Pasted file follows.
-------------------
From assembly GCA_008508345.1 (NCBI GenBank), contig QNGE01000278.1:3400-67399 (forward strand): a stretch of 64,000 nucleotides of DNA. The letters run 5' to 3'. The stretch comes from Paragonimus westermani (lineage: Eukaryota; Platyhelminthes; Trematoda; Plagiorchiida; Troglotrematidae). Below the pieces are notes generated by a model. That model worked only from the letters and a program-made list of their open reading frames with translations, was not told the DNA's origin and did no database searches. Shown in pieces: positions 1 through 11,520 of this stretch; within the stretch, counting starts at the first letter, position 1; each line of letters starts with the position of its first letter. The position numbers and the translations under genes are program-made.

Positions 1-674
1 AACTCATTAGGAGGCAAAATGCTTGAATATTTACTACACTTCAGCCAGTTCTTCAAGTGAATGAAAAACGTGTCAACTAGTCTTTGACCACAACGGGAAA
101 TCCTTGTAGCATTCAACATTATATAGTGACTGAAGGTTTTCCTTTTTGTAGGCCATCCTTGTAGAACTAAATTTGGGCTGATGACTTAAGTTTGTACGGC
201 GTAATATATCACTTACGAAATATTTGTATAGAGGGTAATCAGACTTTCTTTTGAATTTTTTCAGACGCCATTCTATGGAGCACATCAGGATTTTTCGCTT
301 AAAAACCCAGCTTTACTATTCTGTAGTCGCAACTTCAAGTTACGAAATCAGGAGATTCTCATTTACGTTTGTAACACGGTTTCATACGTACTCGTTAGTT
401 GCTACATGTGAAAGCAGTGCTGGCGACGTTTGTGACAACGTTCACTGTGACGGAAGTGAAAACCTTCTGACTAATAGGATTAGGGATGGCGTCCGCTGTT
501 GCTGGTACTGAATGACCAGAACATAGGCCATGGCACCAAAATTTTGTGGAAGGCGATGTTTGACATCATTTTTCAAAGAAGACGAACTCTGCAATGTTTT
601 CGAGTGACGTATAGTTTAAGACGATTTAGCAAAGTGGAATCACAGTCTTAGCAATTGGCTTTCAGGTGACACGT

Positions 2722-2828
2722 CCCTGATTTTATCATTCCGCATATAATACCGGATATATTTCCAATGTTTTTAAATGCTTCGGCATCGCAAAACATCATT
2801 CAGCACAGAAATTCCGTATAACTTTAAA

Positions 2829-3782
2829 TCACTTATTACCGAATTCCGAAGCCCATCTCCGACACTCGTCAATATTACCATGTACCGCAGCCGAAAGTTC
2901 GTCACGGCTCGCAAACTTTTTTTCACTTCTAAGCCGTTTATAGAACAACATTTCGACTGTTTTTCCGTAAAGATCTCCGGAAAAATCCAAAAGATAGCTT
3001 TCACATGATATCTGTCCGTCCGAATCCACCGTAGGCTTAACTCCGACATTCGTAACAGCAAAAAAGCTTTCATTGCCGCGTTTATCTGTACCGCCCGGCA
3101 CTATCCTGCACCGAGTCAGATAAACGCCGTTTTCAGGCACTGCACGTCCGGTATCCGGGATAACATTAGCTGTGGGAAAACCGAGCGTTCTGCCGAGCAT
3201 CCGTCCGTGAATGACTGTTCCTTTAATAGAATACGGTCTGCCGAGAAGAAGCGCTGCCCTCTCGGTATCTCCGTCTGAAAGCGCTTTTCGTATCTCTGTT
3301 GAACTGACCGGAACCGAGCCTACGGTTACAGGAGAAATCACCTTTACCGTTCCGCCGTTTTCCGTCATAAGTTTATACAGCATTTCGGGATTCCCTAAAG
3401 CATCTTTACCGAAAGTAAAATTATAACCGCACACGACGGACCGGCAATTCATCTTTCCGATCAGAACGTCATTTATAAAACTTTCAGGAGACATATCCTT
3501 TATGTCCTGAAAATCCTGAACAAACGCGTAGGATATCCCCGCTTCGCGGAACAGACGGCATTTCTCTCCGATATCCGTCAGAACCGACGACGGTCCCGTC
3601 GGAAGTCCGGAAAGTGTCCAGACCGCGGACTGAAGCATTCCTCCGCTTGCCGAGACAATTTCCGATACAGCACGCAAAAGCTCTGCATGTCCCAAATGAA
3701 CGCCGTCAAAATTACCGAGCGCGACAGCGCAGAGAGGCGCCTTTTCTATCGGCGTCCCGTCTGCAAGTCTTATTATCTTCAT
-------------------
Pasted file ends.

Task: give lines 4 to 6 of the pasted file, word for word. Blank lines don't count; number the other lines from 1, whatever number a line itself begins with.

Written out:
101 TCCTTGTAGCATTCAACATTATATAGTGACTGAAGGTTTTCCTTTTTGTAGGCCATCCTTGTAGAACTAAATTTGGGCTGATGACTTAAGTTTGTACGGC
201 GTAATATATCACTTACGAAATATTTGTATAGAGGGTAATCAGACTTTCTTTTGAATTTTTTCAGACGCCATTCTATGGAGCACATCAGGATTTTTCGCTT
301 AAAAACCCAGCTTTACTATTCTGTAGTCGCAACTTCAAGTTACGAAATCAGGAGATTCTCATTTACGTTTGTAACACGGTTTCATACGTACTCGTTAGTT